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Meet the researcher: Dr Emilie Sauvage

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Dr Emilie Sauvage, who’s dedicated to helping babies with complex congenital heart disease, explains why the prestigious Research Training Fellowship she has been awarded from Action Medical Research is a real honour.




What inspired you to investigate this particular area?

Children born with cyanotic defects (sometimes known as 'blue babies') cannot pump blood effectively to their lungs. This results in low oxygen levels in their blood and gives their skin, especially lips, fingers and toes, a blueish tinge, hence the term 'blue babies'. These babies usually need urgent, life-saving surgery to correct the heart abnormality. This is such an important operation for the newborn baby and better treatment can significantly improve their quality of life.

The surgery often involves adding a piece of tissue (a patch) to enlarge vessels that are too small to be compatible with life, to enable normal blood flow – and the baby’s survival. The aim of our project is to improve the design of the patch and reduce the risk of long-term complications.

In addition, the whole topic is a challenge that requires interdisciplinary expertise – something I am very much interested in.


What does Action funding for this study mean to you?

I feel very honoured to be awarded this fellowship by an organisation which has sponsored so much great science over several decades. For me, it presents an opportunity to improve personalised treatment of children with cyanotic defects by introducing cutting edge computer modelling tools. This fellowship also means a lot for my personal career as it will allow me to dedicate three years to the topic.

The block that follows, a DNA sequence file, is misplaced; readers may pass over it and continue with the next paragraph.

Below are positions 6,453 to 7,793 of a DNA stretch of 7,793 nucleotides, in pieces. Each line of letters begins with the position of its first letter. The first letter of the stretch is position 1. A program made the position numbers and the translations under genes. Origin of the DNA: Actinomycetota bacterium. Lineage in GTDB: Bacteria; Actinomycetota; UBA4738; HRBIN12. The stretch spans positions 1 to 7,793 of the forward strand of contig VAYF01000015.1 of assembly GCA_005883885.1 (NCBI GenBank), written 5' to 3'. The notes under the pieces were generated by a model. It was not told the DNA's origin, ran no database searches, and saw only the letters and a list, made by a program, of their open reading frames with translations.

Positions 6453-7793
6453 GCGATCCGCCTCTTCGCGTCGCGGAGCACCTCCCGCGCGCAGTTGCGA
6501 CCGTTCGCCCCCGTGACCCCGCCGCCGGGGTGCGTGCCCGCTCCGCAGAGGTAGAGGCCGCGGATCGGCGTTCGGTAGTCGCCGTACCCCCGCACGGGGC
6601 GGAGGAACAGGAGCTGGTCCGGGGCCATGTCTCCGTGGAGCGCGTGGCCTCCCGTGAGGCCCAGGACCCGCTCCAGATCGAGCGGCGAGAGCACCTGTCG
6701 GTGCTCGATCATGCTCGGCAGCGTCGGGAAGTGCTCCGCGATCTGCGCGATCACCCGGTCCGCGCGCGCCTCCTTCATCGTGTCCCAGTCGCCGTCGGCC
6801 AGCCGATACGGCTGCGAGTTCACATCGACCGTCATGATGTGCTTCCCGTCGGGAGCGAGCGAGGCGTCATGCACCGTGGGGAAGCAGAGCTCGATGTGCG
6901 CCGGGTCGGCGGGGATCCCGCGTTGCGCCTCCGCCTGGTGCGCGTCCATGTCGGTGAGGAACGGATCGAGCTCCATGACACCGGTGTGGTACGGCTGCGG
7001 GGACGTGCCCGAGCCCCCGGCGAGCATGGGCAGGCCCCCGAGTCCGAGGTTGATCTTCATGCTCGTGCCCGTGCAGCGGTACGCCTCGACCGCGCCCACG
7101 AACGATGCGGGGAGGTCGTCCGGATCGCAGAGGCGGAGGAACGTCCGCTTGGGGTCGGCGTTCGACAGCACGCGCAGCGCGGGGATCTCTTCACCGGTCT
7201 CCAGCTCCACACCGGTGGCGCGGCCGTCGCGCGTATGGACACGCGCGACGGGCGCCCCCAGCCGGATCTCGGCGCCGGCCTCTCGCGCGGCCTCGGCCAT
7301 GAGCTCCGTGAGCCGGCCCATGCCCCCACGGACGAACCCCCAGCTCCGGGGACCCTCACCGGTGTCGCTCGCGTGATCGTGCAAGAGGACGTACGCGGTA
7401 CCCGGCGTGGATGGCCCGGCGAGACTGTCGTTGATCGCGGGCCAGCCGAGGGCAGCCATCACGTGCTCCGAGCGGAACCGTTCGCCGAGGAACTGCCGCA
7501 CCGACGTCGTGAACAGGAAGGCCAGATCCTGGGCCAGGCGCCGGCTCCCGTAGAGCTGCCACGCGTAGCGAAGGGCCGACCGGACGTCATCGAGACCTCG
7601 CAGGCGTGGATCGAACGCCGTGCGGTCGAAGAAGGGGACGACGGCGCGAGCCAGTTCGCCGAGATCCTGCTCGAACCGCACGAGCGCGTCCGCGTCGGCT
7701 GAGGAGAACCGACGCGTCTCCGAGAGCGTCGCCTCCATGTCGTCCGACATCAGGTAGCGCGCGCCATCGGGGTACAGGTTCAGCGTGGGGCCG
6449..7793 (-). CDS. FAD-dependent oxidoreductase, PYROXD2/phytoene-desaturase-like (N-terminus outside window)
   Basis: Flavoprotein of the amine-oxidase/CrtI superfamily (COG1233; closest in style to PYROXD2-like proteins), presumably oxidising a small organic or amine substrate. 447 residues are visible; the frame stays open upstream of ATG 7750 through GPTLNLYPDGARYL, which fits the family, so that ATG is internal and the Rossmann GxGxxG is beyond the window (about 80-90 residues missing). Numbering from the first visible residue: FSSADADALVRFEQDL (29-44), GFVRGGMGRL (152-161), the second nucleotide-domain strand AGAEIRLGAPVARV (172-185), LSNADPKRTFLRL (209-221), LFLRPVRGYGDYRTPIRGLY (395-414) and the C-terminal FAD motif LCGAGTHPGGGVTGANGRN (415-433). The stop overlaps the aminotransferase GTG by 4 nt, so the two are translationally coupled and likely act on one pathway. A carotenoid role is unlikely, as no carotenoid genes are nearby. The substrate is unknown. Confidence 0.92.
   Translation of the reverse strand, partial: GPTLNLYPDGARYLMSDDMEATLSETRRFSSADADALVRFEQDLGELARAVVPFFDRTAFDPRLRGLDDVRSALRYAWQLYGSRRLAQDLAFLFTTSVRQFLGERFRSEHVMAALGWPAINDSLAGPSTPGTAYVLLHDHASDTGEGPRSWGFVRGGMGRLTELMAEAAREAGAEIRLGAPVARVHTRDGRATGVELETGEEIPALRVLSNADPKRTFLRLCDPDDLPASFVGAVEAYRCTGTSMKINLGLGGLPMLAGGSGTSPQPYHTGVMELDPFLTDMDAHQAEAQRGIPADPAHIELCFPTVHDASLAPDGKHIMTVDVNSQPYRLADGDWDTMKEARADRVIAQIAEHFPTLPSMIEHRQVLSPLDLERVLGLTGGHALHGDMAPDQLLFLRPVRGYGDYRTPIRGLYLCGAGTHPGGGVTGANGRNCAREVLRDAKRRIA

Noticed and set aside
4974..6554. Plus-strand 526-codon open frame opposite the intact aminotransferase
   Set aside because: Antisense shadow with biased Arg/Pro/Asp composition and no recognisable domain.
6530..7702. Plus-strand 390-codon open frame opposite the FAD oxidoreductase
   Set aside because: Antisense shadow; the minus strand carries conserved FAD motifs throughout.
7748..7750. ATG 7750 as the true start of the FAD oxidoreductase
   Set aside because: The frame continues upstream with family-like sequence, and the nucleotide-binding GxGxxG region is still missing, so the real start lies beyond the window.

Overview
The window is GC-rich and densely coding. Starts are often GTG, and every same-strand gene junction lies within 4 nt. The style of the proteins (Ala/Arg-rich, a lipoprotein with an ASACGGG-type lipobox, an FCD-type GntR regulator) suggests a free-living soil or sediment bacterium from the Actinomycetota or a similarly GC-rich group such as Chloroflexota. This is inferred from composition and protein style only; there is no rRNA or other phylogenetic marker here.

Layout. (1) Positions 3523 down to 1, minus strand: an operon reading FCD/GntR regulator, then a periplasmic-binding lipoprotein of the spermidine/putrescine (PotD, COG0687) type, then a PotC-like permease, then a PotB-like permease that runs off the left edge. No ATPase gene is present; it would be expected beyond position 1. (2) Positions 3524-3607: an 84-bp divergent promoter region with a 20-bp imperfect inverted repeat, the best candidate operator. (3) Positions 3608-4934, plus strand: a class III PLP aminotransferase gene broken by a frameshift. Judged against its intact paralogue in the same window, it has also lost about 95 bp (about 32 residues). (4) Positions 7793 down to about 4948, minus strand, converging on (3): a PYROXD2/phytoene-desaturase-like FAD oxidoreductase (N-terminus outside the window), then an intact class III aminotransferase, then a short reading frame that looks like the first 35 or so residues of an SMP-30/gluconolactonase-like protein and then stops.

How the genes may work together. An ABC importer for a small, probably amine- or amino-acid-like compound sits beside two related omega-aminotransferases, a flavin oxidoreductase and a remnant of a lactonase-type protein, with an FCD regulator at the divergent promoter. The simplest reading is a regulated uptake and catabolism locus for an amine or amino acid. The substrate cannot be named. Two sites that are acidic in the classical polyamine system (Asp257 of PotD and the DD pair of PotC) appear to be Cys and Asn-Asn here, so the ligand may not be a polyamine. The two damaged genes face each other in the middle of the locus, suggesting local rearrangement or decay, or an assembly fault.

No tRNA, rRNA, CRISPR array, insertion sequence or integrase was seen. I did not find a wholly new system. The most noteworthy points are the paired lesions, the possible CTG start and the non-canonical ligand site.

What does a typical day look like for you … or is every day different?

A typical day of research involves working with patient data and modelling patients' vascular structures and blood flow simulations. Besides these activities, I also spend an important amount of time reading about other studies, meeting and discussing ongoing collaboration with colleagues and sometimes supervising students.


Can you tell us a bit about your team?

My team in a nutshell is a dynamic group of engineers and clinicians tackling together various biomedical research challenges. We are based at Great Ormond Street Hospital for Children and UCL Institute of Cardiovascular Science. Our position makes my team a great place for the translation of ideas between different branches of science.

I have two clinical supervisors, Professor Andrew Taylor, a specialist in cardiovascular medical imaging and Professor Tain-Yen Hsia, a cardiothoracic surgeon. The head of my unit is Dr Silvia Schievano, an expert in numerical and experimental modelling of congenital heart diseases. Most importantly, the group is very international which makes it convivial.


Who’s your research hero, and why?

My research heroes are multiple. I very much appreciate the work and support of all government institutions, charities, associations and private donors who make today’s research possible.


As a charity, Action began in 1952 with our founder’s quest to find a cure for polio. What led you to a career in medical research?

Coming from an engineering background I first encountered the world of medical research during my PhD when I studied blood flow in lower limb bypasses. From one blood vessel to another, I started exploring other areas of the human cardiovascular system during the course of my research experience. I became totally fascinated by its beauty and complexity, and there is still so much to discover and learn!


Action’s loyal and lovable mascot Paddington Bear™ is very fond of marmalade sandwiches. What’s your favourite snack?

My favourite snack is chocolate, in all its forms. I could perfectly imagine sharing a cup of hot chocolate and marmalade sandwiches with Paddington sitting in a cafe.


Tell us something that will surprise us…

I’m a big fan of comic strips and I own more than 100 of them.





  • World Heart Day is on 29 September 2017
  • You can read more about Dr Sauvage’s study here



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